• Rushers added. They specialize in causing traffic and cops to be repelled by them to create a clear path nearby them
  • Scouts nerfed significantly (they'll travel around the same speed as you)
  • A skill points/leveling system is in place for them. Wingmen will have based on their skills in certain types of races, as well as those for pursuits. Each member will have different bases and skill point caps, so no two are the same.
  • It is now possible to view specs of your crew members' vehicles. (It will adjust to be around where your vehicles are)
  • If your wingman wins, you will earn less than what you would have gotten had you won the race yourself. (Precisely, you'd earn 80% of what you would have gotten initially.)
  • Crew members can follow you around in Free Roam if you want to, and they'll also help out in pursuits (but some are mediocre in pursuits and will get busted easily).
  • Blockers can now target and take down cops. This applies in both races and pursuits.
  • You have a total of 12 crew members (8 members you obtain normally + 4 optional ones for meeting certain requirements)

Minor Crews

  • Z3R0 - A crew primarily associated more with track racing rather than street racing, but are involved in both fields. They are recognized by their Great Wave livery and specialize in rotary-engined Mazdas.
  • The Unkillable - A crew that has made a name for itself in expressway racing. They are known for their camo liveries and primarily drive Lancer Evolutions.
  • Alpha Centauri - A crew that primarily races within the city streets, without any fear of cops and traffic alike. They use drive black vehicles with galaxy liveries and have no specific vehicle preference.
  • Avalanche - A crew that does well in mountain and canyon races. They drive cyan vehicles with winter-themed liveries and have a "no foreign cars" policy.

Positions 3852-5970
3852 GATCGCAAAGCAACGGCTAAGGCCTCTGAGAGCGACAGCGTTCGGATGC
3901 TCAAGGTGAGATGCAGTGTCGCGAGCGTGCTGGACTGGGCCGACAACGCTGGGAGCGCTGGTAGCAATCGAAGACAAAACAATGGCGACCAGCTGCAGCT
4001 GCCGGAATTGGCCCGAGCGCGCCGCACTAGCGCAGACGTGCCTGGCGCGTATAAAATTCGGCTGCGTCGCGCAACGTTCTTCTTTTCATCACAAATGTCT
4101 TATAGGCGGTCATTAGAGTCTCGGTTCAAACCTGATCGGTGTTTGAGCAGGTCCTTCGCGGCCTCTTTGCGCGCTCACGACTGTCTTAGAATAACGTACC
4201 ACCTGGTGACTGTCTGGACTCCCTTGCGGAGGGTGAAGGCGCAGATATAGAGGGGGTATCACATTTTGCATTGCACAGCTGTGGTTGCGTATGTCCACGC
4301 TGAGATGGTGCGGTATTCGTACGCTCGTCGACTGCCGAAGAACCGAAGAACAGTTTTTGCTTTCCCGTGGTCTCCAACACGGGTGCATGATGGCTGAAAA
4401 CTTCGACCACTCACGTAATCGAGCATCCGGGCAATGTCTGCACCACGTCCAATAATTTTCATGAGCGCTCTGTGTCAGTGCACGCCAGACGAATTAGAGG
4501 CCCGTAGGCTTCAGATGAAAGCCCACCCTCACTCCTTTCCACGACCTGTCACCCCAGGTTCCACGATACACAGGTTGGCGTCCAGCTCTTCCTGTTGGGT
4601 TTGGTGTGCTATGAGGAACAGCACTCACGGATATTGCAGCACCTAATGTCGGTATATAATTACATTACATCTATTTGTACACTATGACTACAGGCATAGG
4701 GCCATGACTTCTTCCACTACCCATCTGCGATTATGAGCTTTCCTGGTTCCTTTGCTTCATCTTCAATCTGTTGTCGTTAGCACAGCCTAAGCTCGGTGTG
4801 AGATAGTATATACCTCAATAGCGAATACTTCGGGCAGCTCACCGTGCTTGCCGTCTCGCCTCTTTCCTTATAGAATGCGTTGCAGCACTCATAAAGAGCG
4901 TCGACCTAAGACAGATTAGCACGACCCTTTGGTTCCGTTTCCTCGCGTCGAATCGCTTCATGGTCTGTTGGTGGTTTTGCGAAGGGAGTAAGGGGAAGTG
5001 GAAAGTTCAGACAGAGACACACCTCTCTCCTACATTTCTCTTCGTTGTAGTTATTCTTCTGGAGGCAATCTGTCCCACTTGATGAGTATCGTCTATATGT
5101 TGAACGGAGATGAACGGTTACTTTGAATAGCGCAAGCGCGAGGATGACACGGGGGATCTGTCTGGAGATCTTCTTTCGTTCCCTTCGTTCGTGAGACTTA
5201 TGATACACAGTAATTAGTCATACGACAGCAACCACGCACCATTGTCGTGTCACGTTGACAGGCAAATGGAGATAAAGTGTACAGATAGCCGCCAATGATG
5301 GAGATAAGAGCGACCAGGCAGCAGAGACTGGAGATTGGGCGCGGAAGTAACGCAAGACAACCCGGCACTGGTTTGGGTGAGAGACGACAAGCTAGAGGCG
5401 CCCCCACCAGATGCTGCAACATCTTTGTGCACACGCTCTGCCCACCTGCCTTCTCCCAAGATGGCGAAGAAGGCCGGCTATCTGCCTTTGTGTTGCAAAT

• Rallin Kuningas - Finnish for "king of rally", this crew often races in the less densely populated parts of the metropolis where there are more dirt roads. Their vehicles more often than not covered in stripes and they only use vehicles with a renowned rally pedigree (WRXs, Evos, Peugeots etc)
  • Hi-GHz - A crew that has gained a notorious reputation for blasting loud music during their races, especially in city races. They have liveries of speakers on their cars and do not drive any vehicle in particular, but they also tend to have very outlandish exhaust pipes.
  • Mugen-juku - A prestigious racing academy that does not engage in city or expressway races AT ALL, but are very adept at what they do. They don't have a particular livery they formally use, and are undeniably the best racers around when it comes to FWD cars, especially Hondas.
  • Cerulean - A team known for their exploits in dealing with law enforcement and police chases. Their racing isn't too shabby either. They drive blue vehicles with tribal vinyls, particularily heavier vehicles that can dish out and take more damage against the cops.
  • 24 Hours - A circuit racing focused team that

Police

When racing in the metropolis and Shutoko, you have a chance of running into the law enforcement. They will not appear in the mountain passes, and only seldom appear on the expressways, they'll appear in city races more often, and will have faster vehicles patrolling the highways. The more aggressively you engage the police, the higher your Heat level will rise - to a default maximum of 5. The specific pursuit vehicles include the following.